Review Page overhaul
by andrew152 - 8/6/10 1:23 AM
I have come to Cnet.com for many product reviews and it has helped me decide on purchases ranging from computer monitors, hd televisions, computer components, wireless house phones, and mp3 players. I value Cnet.com as a resource for easy access to reviews for many of the tech purchases in my life.
However, this recent website overhaul has made what was an easy search for reviews slightly more frustrating. The search function doesn't seem to be changed overmuch so I have no complaints in that department, but when I tried to read a review on a laptop I had found through said search function it took a moment to sift through the large amounts of conflicting information on the review page.
Where once there was a clean tab system to distinguish between the official review, User reviews, and specifications, now there are both tabs for each section and windows within the page displaying parts of the review and the user reviews sections.
This is exacerbated by the nature of the windows. The official review is given less space than the user reviews. It is accepted wisdom among the wise internet shoppers that user reviews must be taken with a grain of salt. Dissatisfied customers post user reviews more often than satisfied customers. The vocal minority, as it were. The purpose of shoppers coming to Cnet.com is for the official review with a breakdown of the product's pros and cons. User reviews can be viewed in greater quantity on shopping sites such as amazon.com and newegg.com. We come to Cnet.com for the detailed and professional information given by the editors.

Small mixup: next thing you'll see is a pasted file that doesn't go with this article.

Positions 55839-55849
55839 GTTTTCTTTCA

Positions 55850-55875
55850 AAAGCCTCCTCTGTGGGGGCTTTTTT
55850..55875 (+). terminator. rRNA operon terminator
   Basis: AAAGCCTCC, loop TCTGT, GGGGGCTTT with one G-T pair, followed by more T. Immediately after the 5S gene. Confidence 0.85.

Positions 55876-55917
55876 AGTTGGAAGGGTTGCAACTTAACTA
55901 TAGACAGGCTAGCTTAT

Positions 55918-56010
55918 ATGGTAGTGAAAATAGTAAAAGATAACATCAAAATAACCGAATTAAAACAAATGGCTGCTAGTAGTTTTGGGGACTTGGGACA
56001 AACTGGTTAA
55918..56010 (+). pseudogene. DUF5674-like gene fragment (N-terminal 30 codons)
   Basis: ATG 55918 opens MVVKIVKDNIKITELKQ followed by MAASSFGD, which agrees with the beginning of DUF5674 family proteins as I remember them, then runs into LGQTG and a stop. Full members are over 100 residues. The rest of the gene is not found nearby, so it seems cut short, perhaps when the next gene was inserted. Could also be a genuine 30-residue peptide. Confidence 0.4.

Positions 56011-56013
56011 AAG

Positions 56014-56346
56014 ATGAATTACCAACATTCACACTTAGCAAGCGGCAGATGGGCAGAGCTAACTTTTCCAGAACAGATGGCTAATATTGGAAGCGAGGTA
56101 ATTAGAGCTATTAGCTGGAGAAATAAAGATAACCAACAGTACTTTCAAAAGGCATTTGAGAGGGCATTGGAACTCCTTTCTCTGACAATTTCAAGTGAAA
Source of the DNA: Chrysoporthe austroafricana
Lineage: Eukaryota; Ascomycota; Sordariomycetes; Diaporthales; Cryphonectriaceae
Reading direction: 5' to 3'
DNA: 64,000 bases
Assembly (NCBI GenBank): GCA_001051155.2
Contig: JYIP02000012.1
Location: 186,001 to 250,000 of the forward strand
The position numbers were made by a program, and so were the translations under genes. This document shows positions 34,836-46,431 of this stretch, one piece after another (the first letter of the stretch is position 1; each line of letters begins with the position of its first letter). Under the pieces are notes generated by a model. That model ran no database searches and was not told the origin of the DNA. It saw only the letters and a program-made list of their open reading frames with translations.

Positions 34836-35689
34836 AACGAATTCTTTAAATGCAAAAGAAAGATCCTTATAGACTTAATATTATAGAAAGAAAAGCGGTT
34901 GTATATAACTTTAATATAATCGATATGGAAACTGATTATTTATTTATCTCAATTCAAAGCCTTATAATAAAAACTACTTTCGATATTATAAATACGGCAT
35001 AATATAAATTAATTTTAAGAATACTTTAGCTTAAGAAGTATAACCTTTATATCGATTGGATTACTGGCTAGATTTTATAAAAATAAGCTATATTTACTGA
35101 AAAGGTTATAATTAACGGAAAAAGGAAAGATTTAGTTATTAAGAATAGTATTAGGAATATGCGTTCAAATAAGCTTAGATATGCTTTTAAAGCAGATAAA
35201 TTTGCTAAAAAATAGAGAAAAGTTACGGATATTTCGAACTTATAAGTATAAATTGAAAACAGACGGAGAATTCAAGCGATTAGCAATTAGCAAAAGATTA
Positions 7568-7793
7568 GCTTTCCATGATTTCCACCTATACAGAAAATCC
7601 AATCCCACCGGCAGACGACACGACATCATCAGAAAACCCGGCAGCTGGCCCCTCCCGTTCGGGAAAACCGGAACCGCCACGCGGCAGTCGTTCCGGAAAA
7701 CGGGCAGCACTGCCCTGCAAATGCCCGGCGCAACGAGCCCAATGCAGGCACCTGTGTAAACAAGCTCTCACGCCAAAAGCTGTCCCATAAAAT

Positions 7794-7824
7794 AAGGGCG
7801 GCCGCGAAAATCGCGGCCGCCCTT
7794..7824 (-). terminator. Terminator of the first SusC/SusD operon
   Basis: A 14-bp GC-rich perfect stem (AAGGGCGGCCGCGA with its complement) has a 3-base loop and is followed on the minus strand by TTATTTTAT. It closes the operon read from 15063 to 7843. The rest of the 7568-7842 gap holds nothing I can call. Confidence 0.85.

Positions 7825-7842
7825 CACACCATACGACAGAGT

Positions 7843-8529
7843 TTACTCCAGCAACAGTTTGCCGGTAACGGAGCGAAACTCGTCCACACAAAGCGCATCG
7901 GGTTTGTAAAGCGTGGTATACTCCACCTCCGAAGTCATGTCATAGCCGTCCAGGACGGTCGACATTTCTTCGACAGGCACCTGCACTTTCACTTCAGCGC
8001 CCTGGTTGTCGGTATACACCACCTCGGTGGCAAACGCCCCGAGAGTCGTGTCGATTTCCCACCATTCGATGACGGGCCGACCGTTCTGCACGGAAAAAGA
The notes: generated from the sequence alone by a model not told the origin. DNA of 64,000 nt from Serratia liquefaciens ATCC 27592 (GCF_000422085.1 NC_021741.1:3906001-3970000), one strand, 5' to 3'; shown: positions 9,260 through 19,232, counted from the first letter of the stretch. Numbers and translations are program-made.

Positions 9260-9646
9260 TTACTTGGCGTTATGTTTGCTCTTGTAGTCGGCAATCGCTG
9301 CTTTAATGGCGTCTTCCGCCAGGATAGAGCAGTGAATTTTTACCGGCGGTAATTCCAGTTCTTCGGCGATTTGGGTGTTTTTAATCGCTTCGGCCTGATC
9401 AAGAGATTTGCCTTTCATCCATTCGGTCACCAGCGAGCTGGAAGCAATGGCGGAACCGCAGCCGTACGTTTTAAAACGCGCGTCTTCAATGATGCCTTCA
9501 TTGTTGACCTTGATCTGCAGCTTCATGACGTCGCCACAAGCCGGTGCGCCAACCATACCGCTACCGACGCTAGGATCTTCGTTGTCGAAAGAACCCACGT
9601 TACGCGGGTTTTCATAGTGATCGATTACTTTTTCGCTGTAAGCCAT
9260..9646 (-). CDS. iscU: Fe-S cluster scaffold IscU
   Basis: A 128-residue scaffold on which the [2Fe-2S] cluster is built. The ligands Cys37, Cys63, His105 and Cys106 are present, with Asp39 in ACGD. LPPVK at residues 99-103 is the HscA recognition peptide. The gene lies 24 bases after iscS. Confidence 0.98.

The presence of ads on the right, while indeed necessary in the context of business models, creates further confusion of information. A border between the information desired by the reader, the review, and the ads would be the best way to organize the webpages.
On the subject of color schemes, the use of light blue as borders between sections as well as selectable links does a poor job of sectioning off the information and displaying links. The contrast of light blue and white is less noticeable than the contrast of red and white. The particular shade of gray used as a background and accent throughout the webpage blends somewhat with the light blue and confuses the eye. Personally, the blue also conflicts with the Cnet.com banner at the top, which consists of Red, Black/dark grey, and White. The blue is an unwelcome conflict of colors. Tabs would be better off being Red like the logo and elsewhere in the site (such as this post-creation page).
This is all my opinion however, and as such may not represent the impressions of the other users of Cnet.com. To ascertain the opinions of the greater userbase, I suggest a survey. I had hoped that the survey I took immediately prior to writing this email would include the possibility of commenting on the new style, but it didn't.
Thank you for reading this, and if you didn't, shame on you.